It is true, everything can be speeded up. The development of photos went from three days at the photo booth to 30 seconds on a USB-stick. Sending an invoice through physical mail in two days went to two seconds as a PDF file. Making new friends doesn’t cost years; a simple ‘like’ is sufficient. And going out with them has been very efficiently chopped into moments of FaceTime. Where the selection of a movie used to depend entirely on the taste of the local theater, now the process is replaced by a five-second HBO-Netflix click.
Some things are not as efficient as they could be, though. After ordering online, we still have to wait for the UPS driver to pass by, often as late as the next day; but it’s expected that such delays will soon be solved as well. 3D printers just need to become a little smarter and we’ll be able to print most of these products at home. Downloading the latest product files through Amazon.
These are the joys of the modern era. We can’t go back. No one could. Or would want to anyway. Yet there are dangers more subtle than the limitations of unlimited growth of consumption and the infinite shortening of availability. It may benefit employment in parts of the world, but the question is whether we’ve got much happier now that the entire time for development and production of a new smartphone – the concept, sketching and functional design, production of molds, packaging, marketing, advertising, transportation to the store and becoming fashionable – has been reduced to under 10 weeks. Devices no longer become obsolete because they break. They wear out because the standard plugs become unavailable. Or updating apps assumes a lot more GBs.
The increase of effectiveness and speed has become a goal in itself. “Upgrade or Die.” Only those who stay ahead of the competition will survive. Mistakes are fatal. Hesitations are unprofessionally bad. An optimally efficient world has neither friction nor resistance.
But as is clear to anyone who ever blew an electrical fuse, without resistance there is a short circuit. In a world with infinite money, inflation has no boundaries. Unlimited resources make us fat and lazy. If artists are not hungry for their next creation, they will probably copy themselves for the rest of their lives. The real dangers are subtle and far-reaching. Itisaworldwithoutwordspaces. A place without twists and curls. In a straightened river (much more efficient for shipping), the melted spring water streams down all at once. No hesitant drop stays behind.
Without resistance, there is no middle management. The locations in a company where slight annoyance causes employees to search for better ideas. Where things are considered and rejected, even if it clearly is for the wrong reason. Without resistance, there are no designers: a problem thunders directly from the client request to the production department, without modification or innovative control. Without the right amount of resistance, darling ideas are no longer killed where they should be.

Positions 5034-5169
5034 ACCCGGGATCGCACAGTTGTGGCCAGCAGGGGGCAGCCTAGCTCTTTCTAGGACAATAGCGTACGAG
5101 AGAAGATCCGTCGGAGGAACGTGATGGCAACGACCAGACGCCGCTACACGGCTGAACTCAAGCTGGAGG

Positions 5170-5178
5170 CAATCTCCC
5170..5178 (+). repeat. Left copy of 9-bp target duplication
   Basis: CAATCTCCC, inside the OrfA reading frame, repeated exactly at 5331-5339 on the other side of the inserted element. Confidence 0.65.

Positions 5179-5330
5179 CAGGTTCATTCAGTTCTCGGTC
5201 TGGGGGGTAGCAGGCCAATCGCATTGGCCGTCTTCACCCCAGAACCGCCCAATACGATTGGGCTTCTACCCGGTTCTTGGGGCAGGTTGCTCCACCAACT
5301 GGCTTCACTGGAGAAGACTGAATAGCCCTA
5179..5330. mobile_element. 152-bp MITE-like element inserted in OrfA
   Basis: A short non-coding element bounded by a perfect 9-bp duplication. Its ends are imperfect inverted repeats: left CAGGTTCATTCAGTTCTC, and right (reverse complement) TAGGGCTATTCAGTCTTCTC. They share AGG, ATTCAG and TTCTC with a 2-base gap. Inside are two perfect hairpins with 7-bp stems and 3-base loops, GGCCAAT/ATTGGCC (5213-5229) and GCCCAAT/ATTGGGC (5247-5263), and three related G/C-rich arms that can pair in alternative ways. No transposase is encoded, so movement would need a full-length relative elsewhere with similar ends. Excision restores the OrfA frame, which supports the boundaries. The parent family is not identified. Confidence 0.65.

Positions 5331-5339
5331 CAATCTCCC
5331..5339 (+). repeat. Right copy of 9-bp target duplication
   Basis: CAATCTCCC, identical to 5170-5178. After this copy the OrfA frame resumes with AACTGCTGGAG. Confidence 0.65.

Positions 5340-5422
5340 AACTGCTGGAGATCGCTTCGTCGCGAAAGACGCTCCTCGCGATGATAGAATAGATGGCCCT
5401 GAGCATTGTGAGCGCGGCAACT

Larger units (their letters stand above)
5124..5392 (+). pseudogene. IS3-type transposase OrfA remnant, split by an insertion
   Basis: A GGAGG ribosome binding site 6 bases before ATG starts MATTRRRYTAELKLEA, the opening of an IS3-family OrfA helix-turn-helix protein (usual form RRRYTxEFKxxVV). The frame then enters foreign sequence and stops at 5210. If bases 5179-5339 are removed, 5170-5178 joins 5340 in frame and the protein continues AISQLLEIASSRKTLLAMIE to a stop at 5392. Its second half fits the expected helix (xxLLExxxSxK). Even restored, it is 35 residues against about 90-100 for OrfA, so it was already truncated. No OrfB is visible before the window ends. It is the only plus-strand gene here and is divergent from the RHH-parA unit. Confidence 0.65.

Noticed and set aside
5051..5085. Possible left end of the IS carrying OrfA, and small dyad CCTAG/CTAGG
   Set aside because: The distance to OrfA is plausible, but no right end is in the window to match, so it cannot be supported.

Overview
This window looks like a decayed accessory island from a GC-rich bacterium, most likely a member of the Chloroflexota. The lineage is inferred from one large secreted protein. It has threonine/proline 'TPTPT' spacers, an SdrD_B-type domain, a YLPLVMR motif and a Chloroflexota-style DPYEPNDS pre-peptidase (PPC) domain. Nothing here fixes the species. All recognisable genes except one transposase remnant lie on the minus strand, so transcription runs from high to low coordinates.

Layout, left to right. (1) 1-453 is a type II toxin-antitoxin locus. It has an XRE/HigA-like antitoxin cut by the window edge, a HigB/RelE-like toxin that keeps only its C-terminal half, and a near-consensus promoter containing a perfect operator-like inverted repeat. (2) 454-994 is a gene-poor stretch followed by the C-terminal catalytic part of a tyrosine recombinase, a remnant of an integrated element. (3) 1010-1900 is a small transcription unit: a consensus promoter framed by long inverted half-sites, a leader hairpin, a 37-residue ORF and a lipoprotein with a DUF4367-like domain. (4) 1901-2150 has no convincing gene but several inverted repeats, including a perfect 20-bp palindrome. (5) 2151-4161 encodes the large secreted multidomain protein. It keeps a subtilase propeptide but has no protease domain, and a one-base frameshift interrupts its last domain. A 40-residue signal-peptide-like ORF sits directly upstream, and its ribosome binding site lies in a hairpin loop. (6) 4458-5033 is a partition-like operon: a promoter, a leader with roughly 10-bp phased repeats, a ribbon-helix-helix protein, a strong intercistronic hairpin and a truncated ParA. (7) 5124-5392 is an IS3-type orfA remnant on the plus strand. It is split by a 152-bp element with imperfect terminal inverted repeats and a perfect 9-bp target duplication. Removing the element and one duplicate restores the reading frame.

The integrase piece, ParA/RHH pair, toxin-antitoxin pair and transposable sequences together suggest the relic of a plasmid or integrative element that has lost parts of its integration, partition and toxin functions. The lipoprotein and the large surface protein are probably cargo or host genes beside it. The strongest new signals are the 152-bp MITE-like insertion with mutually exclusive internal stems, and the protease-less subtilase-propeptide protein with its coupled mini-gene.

As Google sends the knowledge of a handful of global experts to all the laymen in the world, there is no intervention of people who otherwise would have had the topic sit on their desk for a while. To give it a second, a third, an after-thought. Separating the pearls from daily diarrhea. Wondering how great ideas might be implemented even better. In a world where everyone can make selfies, people no longer need to grasp a diaphragm. With a certain amount of healthy bureaucratic resistance, applicants for a building plan will think just a little longer before submitting it. Not for nothing do insurance policies have deductible clauses.
Students who complain that the assignment is very complex, show themselves to be on the right track. Difficult is fun. Effort is value. The athlete with muscle pain at least tried to achieve something. Transpiration equals growth. Easy is deadly.
Without resistance, the word “rejoice” has no meaning anymore. Eagerly looking forward to the next morning does not exist when Santa Claus comes every day.
Being online everywhere, unlimited by bandwidth or speed, it is tempting to book faces every second of the day. We let ourselves become information junkies in a heaven of data.
And at the same time, infinite resistance leads to the stopping of flow. Turning off the switch leaves us in the dark. Life is a subtle balance – almost a design process in itself.
The solution seems dead simple. Let that email sit on your desktop for another day or so, and don’t answer every call right away. If it is a great idea now, it is probably still one tomorrow. If someone is your friend only because you respond within the minute, you can wonder what kind of friendship that must be. If a client cannot wait for you to finish what you are doing right now, they’re probably the wrong kind of client.
Procrastinate, cherish, and enjoy.
(Thanks to Peter Kriens, www.aqute.biz)